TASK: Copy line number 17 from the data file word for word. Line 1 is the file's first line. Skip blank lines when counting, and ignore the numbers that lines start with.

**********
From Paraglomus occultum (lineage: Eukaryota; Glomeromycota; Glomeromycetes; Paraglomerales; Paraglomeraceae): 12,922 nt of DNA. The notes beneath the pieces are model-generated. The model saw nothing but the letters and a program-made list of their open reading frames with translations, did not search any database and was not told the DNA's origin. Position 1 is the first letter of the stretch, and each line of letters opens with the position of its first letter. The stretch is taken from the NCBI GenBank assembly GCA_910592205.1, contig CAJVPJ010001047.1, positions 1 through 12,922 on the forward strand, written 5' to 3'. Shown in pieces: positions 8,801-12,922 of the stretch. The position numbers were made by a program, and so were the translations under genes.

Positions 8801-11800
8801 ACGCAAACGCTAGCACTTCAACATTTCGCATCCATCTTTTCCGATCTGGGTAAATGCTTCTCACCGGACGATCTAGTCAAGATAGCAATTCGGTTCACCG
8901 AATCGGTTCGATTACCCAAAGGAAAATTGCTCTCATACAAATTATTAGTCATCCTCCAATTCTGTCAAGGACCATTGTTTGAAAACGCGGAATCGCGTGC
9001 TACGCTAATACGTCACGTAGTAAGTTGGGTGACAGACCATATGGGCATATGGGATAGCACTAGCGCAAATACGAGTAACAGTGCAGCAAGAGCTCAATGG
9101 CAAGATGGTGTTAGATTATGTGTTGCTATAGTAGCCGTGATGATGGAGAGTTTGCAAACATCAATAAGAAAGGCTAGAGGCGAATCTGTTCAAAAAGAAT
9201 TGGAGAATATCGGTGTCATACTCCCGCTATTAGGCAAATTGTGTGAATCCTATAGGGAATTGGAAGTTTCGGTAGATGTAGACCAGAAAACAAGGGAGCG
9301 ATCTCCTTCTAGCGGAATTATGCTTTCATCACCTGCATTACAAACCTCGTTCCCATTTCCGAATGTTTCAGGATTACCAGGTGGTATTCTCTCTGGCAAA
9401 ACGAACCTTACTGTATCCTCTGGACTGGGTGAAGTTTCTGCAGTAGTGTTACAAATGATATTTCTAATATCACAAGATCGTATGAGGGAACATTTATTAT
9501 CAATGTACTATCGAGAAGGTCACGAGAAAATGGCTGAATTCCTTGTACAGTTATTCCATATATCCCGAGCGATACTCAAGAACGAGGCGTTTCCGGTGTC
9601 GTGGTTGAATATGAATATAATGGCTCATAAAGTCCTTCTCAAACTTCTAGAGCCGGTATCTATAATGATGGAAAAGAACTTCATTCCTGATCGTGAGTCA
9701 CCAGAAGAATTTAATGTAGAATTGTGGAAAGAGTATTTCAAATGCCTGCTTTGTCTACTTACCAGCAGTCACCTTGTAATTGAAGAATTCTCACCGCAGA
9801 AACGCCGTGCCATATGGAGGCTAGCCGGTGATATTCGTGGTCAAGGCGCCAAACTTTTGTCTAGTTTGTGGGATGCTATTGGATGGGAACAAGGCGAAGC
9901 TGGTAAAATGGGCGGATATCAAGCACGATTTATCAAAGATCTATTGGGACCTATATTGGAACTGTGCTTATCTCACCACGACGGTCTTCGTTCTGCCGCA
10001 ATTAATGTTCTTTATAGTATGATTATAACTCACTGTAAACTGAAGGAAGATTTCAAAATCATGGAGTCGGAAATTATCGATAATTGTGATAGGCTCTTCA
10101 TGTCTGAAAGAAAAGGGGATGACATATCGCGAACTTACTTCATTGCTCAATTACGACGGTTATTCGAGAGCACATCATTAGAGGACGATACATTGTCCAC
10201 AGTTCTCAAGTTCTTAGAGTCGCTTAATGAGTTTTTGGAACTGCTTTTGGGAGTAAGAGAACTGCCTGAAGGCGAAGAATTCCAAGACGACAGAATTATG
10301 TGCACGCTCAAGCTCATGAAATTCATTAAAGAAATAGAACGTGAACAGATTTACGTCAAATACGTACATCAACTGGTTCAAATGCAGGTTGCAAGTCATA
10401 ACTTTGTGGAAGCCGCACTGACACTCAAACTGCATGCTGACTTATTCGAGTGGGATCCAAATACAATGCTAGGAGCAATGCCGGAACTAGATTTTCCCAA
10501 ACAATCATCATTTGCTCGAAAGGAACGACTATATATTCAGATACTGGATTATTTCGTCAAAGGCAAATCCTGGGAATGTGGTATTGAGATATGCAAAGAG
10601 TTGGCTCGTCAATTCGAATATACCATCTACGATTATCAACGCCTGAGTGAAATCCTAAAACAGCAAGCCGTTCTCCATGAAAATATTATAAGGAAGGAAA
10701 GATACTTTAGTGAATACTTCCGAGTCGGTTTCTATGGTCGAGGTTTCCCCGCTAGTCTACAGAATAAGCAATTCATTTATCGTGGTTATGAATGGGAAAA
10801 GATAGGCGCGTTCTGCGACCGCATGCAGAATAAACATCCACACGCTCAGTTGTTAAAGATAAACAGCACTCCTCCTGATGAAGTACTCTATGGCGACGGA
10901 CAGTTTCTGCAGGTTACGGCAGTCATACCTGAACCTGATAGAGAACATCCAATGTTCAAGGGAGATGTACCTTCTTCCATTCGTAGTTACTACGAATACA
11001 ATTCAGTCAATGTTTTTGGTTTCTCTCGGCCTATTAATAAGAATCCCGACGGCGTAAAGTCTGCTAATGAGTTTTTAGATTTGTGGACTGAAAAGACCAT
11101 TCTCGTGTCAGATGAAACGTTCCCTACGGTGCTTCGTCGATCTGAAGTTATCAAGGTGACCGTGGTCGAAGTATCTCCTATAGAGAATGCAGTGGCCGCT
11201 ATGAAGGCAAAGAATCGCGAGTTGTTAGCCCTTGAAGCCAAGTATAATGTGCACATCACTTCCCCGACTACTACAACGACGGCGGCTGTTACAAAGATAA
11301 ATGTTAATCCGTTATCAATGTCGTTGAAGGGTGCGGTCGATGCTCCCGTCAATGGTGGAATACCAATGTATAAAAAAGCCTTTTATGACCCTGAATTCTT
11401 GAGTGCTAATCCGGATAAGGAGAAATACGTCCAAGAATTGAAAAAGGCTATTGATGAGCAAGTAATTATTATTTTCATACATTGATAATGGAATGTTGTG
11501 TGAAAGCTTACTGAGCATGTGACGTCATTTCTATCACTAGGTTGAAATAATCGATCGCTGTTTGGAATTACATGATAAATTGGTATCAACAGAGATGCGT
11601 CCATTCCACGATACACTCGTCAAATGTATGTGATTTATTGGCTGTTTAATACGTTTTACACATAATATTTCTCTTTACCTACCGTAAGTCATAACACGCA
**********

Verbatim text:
10201 AGTTCTCAAGTTCTTAGAGTCGCTTAATGAGTTTTTGGAACTGCTTTTGGGAGTAAGAGAACTGCCTGAAGGCGAAGAATTCCAAGACGACAGAATTATG